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mwb_epr13.pdf2013-02-16 10:20:35Michael Bongard
mwb_epr13_abstract.pdf2012-12-10 16:30:17Michael Bongard

Non-solenoidal Startup via Local Helicity Injection and Edge Stability Studies in the Pegasus Toroidal Experiment

Author: Michael W. Bongard
Requested Type: Consider for Invited
Submitted: 2012-12-07 18:49:55

Co-authors: J.L. Barr, M.G. Burke, R.J. Fonck, E.T. Hinson, J.M. Perry, A.J. Redd, D.J. Schlossberg, N.L. Schoenbeck, P.C. Shriwise, K.E. Thome

Contact Info:
University of Wisconsin-Madison
1500 Engineering Drive
Madison, WI   53706

Abstract Text:
The Pegasus Toroidal Experiment is an ultra-low aspect ratio (A < 1.2) spherical tokamak, enabling exploration of the unique plasma characteristics of the tokamak-spheromak overlap regime at near-unity A. Major research thrusts include: development of non-solenoidal plasma initiation and current growth via local helicity injection (LHI); attainment and study of high βT plasmas in the regime of high normalized current (IN > 10) or high toroidal field utilization factor (Ip/ITF > 1); and tokamak edge stability, via unique experimental tests of the peeling-ballooning stability theory that underlies deleterious Edge Localized Mode (ELM) activity of concern to ITER. LHI has produced non-solenoidal tokamak plasmas with Ip > 0.15 MA in Pegasus by injecting helicity with DC edge current drive in the plasma periphery. The technique is constrained by helicity injection rates, resistive dissipation, and an Ip limit arising from Taylor relaxation. Following initiation via active arc plasma sources, additional helicity injection may be provided by shaped electrodes. Such structures may be simultaneously optimized with respect to the helicity and Taylor relaxation limits. Bursts of MHD activity during the growth phase are correlated with rapid equilibrium changes, redistribution of the toroidal current density, and observations of strong ion heating (Ti ~ 1 keV). The impedance of active injectors and thereby their helicity input rate appears constrained by a double-layer space charge limit at low currents and the Alfvén-Lawson current limit for intense electron beams at high currents. The understanding developed in these studies support scalability of the helicity injection technique to large devices. Operation at near-unity A and high Ip/ITF provides Jedge/B instability drive for peeling modes in Pegasus. The modest temperatures and pulse length of Pegasus permit detailed study of their properties, including unique time-resolved local measurements of the edge current density critical to stability predictions. Peeling modes generate edge-localized, low-n (≤ 3) electromagnetic activity with amplitudes that scale strongly with measured Jedge/B instability drive, consistent with theory. Nonlinearly, peeling modes produce ELM-like, field-aligned, current-carrying filaments from an initial current-hole Jedge perturbation that detach from the edge and propagate outward. Their constant-velocity radial motions are in qualitative agreement with rates given by electromagnetic blob transport theory. Ohmic H-mode has recently been achieved following installation of a new central column fueling system. Initial H-mode plasmas in Pegasus exhibit reduced Dα emission, improved energy confinement, a reversal in toroidal rotation at the L-H transition, and access to Type I and III ELMs. Local Jedge measurements indicate formation of an edge current pedestal in H-mode, as well as evidence of current-hole perturbations during Type III ELM crash events.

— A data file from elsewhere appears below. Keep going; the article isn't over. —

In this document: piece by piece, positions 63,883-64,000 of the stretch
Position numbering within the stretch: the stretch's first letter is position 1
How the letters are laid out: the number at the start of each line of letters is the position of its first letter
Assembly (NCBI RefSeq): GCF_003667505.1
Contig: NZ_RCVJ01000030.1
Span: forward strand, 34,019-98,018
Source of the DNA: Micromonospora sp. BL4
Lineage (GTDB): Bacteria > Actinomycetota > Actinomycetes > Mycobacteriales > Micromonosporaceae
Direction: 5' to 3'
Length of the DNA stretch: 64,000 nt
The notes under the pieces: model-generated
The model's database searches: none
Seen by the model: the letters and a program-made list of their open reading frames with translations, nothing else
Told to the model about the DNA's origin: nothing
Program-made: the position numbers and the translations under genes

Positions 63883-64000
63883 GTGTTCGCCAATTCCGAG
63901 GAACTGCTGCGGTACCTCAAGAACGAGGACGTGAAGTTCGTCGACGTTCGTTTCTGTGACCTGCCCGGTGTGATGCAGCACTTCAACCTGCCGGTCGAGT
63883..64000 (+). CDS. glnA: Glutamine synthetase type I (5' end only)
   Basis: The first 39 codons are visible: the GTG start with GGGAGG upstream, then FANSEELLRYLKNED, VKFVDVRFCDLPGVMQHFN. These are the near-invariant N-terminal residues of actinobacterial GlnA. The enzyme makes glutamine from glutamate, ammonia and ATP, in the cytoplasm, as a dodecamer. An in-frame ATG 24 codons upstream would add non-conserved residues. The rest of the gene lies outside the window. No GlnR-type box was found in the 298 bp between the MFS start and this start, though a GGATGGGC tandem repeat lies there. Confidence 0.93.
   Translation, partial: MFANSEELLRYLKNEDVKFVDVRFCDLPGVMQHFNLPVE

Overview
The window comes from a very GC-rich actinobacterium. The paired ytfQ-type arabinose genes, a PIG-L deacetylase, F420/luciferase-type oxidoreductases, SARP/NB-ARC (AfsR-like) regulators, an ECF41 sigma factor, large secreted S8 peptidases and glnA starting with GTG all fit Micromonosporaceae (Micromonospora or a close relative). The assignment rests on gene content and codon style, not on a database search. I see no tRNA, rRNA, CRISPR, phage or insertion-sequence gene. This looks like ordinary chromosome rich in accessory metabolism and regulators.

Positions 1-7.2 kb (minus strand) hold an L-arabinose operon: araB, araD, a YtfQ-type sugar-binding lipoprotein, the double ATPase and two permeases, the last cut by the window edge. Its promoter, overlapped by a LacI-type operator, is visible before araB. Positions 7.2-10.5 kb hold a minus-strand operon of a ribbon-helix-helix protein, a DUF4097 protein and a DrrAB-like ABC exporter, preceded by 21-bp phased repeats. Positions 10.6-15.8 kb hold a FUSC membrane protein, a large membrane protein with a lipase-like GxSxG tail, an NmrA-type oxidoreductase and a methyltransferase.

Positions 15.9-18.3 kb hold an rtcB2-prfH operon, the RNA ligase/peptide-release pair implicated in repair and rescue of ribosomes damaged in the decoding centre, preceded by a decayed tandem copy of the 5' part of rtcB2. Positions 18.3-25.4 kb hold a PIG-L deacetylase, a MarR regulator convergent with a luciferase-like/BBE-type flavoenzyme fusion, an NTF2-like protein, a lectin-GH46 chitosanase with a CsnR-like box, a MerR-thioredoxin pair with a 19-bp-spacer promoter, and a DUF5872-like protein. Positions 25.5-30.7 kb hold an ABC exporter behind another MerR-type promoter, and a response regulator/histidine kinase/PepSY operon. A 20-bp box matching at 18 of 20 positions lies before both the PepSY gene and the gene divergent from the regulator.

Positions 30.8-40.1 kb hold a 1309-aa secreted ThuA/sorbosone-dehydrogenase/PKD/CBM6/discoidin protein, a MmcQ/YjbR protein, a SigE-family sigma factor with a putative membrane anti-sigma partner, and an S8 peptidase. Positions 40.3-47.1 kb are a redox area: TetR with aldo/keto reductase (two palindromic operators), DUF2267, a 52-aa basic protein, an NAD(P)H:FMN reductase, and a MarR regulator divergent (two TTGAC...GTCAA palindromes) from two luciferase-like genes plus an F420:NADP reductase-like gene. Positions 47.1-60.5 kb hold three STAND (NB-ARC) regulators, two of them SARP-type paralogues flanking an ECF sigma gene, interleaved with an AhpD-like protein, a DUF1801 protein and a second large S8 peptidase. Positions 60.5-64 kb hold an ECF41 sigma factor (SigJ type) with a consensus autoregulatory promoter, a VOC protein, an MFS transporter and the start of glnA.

Characterization: 1.0,2.0


University of Texas

Workshop on Exploratory Topics in Plasma and Fusion Research (EPR2013)
February 12-15, 2013
Fort Worth, Texas

EPR 2013